Coffee with a Cop
Catasauqua Police Chief Douglas Kish hosted Coffee with a Cop Sept. 21, an event that had been long postponed during the pandemic.
This forum was held outdoors, on the grounds of the Catasauqua Municipal Complex, 90 Bridge St.
Anyone who dropped by was invited to speak with the chief about borough police-related matters.
A number of folks stopped by simply to say hello. Visitors were also offered ice cream, cookies and Gatorade.
Kish reported the number of police calls in Catasauqua has risen “dramatically” since he became chief nearly 20 years ago.
Kish has been in law enforcement for 46 years. He noted, as a youngster, he knew he wanted to be a police officer. His goal then was “not to be a chief, but serve as a career officer.”
Kish studied criminal justice at Lehigh County Community College, earning an associate degree.
When asked the best thing about being the police chief, Kish said, “Meeting the community and getting to know the people.
“I was born and raised in Catasauqua,” he said. “I graduated from Catty High.”
He said he is happy to return to and serve Catasauqua as its police chief.
Kish noted fraud calls have increased, as criminals are becoming seemingly more sophisticated. One recent fraud allegedly scammed unsuspecting potential tenants out of their security deposit and a first month’s rent as the deceiving person pretended to be the landlord. Kish hinted the person has been identified and is about to be apprehended.
Because of the increase in electronic devices, unsuspecting people provide private information that allows someone to access their bank accounts, where they can steal a person’s funds.
Kish also said many local police calls involve alcohol use and domestic disputes. He added calls that combine the two can make for a dangerous situation for a police officer.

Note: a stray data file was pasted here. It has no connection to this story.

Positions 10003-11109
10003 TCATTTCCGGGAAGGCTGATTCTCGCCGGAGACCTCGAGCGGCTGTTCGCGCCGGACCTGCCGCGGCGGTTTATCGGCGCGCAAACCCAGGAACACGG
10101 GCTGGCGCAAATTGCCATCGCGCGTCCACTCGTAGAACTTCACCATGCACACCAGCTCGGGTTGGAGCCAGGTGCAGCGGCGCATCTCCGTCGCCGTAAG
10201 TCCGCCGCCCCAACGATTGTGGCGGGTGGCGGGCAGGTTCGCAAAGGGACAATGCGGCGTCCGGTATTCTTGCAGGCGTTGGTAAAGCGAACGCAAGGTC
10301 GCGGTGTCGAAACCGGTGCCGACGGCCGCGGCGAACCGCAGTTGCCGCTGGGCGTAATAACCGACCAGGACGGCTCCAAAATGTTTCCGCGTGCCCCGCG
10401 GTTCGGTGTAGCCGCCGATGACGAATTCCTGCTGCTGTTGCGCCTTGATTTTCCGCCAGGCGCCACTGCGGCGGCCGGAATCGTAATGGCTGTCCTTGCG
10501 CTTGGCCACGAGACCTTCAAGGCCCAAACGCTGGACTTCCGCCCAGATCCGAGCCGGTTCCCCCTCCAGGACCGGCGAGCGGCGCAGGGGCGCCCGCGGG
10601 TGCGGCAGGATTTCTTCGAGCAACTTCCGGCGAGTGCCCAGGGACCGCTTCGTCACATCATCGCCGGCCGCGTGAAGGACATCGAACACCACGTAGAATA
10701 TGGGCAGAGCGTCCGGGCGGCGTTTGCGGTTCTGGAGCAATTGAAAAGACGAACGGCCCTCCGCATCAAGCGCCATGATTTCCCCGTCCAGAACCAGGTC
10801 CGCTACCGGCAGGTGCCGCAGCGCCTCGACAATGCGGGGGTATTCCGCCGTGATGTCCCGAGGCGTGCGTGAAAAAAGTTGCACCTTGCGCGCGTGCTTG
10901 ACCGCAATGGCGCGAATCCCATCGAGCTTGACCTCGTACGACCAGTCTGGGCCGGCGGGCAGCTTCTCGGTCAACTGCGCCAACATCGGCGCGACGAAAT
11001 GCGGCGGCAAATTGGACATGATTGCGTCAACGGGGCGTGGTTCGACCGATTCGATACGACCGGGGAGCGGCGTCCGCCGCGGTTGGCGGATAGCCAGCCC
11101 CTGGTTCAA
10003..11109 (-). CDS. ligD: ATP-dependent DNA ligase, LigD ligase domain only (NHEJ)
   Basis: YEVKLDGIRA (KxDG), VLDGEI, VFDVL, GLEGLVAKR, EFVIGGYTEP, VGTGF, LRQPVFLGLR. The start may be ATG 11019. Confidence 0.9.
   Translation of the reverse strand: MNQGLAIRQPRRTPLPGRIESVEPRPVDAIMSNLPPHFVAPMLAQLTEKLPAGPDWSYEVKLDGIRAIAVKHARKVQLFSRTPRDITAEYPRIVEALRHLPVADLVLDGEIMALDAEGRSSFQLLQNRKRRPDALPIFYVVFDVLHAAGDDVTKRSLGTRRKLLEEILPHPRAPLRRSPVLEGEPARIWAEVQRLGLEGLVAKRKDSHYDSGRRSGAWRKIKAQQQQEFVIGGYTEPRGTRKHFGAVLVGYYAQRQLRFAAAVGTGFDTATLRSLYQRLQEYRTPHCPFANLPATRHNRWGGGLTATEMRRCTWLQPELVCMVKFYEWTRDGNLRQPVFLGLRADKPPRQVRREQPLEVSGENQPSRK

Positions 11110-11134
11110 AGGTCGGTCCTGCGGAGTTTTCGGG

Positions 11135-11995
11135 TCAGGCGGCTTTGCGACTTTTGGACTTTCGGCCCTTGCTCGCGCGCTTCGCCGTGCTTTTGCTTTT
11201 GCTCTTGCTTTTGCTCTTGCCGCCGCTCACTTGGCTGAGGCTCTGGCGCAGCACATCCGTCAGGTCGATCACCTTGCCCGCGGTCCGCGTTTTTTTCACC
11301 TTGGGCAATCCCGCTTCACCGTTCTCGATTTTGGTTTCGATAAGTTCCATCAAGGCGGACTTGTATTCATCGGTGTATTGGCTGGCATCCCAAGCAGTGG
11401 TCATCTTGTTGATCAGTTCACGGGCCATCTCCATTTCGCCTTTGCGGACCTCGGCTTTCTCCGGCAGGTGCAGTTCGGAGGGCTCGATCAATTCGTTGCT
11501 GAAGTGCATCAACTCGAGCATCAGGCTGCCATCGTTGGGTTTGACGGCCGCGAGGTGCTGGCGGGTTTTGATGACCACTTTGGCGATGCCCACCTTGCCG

The reported delay of mail delivery due to post office staffing shortages was mentioned.
Additionally, Kish commented on a case where criminals raided the mailbox in front of the Catasauqua Post Office with a homemade contraption used to fish out mail that included thousands of dollars in checks. The thieves then “washed” the checks and cashed them. With the use of police cameras, however, the thieves were caught.
“Washing a check” is the process of erasing details from checks to allow them to be rewritten, usually for criminal purposes.
Mayor Barbara Schlegel said she was delighted the event was held outside. Councilman Cameron Smith and community activist Janice Lathrop dropped by as they were going to another meeting in the municipal building.
Whitehall resident Heidi Taschler Washinski stopped by to enjoy the gathering. She was very interested in the stories being shared by Kish and attendees.
Holy Trinity Memorial Lutheran Church Pastor Brian Riedy and church volunteer Diane Czar also spent time at the gathering interacting with Kish.
The one-hour event flew by, as it provided an important touch point for residents to spend time with the police chief.